Also, while reviewing what defines the different levels of employee engagement, Lockwood (2007, 3) articulates that there are three levels of employee engagement; each with its own description. To start with, engaged workers feel profound connection with their organization and thus work with passion to achieve success. Not engaged workers lack energy and passion into their tasks.

To end, actively disengaged workers are not just unhappy at their workplaces but are busy practising their unhappiness by undermining the efforts of their engaged co-workers (Lockwood 2007, 3).

On the other hand, Mani (2011, 18) carries out a study to determine the level of worker engagement among the employees at the executive level and notes in the concluding statement that the level of employee engagement amongst the executives is generally satisfying.

Tellingly, Siddhanta and Roy (2010, 173) identifies the three basic aspects of employee engagement as the employees plus their own experience or psychological makeup, the employers plus their ability to avail the conditions that promoted worker engagement and the interactions amongst employees at all levels.

Also, while commenting on the employers’ aspect, Herold et al (2008, 348) notes that the manner in which the employers treat or involve workers in effecting organizational changes is a powerful determinant to worker engagement as well as their response to the changes.

Giving their views on the first and the second aspects, Kumar, and Swetha (2011, 137) evidence that engagement and workers’ intentions to stay in the organization are influenced by experienced behaviours and the existing organizational relationships.

Conversely, while reviewing the steps that can be taken by organizations or employers to improve employee engagement, Kumar and Swetha (2011, 238) postulates that organizations should give attention to the perceptions of the employees with regard to the support they derive from the organization.

The two scholars go ahead to give the example of two sets of organizations: one that offers flexible working arrangements and the other that demonstrated support and care; all of which influence the employees to reciprocate with high levels of engagement (Kumar and Swetha 2011, 238).

On the other hand, BlessingWhite research (2011, p.31) argues that organizations should endeavour to build cultures that fuel engagement. Inferring from this report, this means aligning all to achieve maximum satisfaction and contribution (BlessingWhite 2011, 31).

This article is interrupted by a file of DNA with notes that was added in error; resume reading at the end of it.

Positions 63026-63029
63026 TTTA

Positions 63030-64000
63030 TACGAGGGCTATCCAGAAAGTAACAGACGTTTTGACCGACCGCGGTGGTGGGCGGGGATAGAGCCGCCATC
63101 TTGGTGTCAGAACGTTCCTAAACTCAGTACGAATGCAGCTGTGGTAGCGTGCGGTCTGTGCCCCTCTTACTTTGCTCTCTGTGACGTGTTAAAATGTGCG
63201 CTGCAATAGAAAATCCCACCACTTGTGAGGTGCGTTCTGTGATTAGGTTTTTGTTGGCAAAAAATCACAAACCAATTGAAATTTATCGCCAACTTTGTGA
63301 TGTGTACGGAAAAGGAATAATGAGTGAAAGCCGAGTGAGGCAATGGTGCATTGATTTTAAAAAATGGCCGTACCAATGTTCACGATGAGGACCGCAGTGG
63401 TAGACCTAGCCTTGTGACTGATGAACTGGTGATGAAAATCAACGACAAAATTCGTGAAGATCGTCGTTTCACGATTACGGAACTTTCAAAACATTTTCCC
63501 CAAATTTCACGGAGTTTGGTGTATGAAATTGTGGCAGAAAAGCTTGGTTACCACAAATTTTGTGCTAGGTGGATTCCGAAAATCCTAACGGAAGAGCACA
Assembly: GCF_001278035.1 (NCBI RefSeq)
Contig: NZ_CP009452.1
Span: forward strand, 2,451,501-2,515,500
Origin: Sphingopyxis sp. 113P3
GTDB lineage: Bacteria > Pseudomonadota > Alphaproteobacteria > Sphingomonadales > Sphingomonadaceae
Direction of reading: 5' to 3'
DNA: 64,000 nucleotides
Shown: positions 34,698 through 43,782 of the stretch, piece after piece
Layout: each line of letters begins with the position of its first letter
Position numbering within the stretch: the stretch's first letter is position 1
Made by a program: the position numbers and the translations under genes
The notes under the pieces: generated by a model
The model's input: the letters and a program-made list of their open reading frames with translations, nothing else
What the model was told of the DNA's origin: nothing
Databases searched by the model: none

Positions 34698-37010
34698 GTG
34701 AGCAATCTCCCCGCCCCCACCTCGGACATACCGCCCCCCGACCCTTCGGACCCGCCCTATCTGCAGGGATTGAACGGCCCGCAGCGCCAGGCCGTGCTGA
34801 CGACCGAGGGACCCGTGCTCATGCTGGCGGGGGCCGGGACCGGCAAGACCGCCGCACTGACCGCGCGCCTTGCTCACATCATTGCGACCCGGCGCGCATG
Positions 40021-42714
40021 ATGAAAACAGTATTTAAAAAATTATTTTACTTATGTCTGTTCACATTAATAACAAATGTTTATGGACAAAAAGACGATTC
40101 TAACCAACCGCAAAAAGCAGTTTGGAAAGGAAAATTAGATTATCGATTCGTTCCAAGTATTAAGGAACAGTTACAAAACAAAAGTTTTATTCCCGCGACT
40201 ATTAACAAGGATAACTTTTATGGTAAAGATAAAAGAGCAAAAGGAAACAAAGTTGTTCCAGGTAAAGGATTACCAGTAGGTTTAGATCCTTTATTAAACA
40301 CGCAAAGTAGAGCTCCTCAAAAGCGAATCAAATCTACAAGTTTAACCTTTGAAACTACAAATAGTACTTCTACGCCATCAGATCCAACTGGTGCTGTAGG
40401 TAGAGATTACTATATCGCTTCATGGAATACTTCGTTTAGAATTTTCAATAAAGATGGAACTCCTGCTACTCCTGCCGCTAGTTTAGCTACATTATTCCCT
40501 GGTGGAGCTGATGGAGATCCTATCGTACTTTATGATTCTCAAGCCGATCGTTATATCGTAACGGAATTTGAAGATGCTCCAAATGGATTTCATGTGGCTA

In concluding its findings, the same report acknowledges that organizations should make efforts not to relegate engagement to an exercise that can be surveyed on a periodic basis (say annual). Instead, they should empower and equip junior employees, managers and their executives to drive results and engagement on a recurring or daily basis.

Nevertheless, on an interesting and fascinating note, Markos and Sridevi (2010, pp.93-94) identify ten strategies that need to be implemented by organizations to achieve worker engagement and hence improve performance. These are as explained below:

Management should set the stage by carrying out best recruitment as well as orientation programs. Once these are achieved, the management should supplement these efforts by creating and implementing employee retention strategies.

The second strategy involves demonstrating good leadership from the top through establishing and upholding of clear vision, mission and values. The third strategy involves enhancing a two-way communication. Succeeding this is the offering of satisfying opportunities to enhance employee growth and development.

The fifth strategy involves availing resources such as finance, stationary amongst others. The sixth strategy involves training employees to increase on their skills and knowledge. The seventh strategy is the development of a strong feedback system to hold both the employees and managers accountable to their levels of performance.

The eighth strategy is involved with offering incentives to motivate employees. The second last strategy is concerned with building a unique corporate culture defined on the organizational values and goals. The last and the tenth strategy stresses on focusing on engaging the highly performing employees (Markos and Sridevi 2010, 94).

A number of managerial implications are derived based on the findings presented in the above literature review. To start with, the result of the review point out that effective communication is the backbone behind the success of any engaged workforce.

This is the case because by communicating accurate and complete information, the management is likely to establish and foster trust amongst the team set-ups thus ensuring that improvements in productivity are achieved. This is supported by Markos and Sridevi (2010, 34) when they insist on the need to have a strong feedback system.

Moreover, it has been derived that there is need for managers to set the pace towards achieving employee engagement by upholding organizational code of conduct.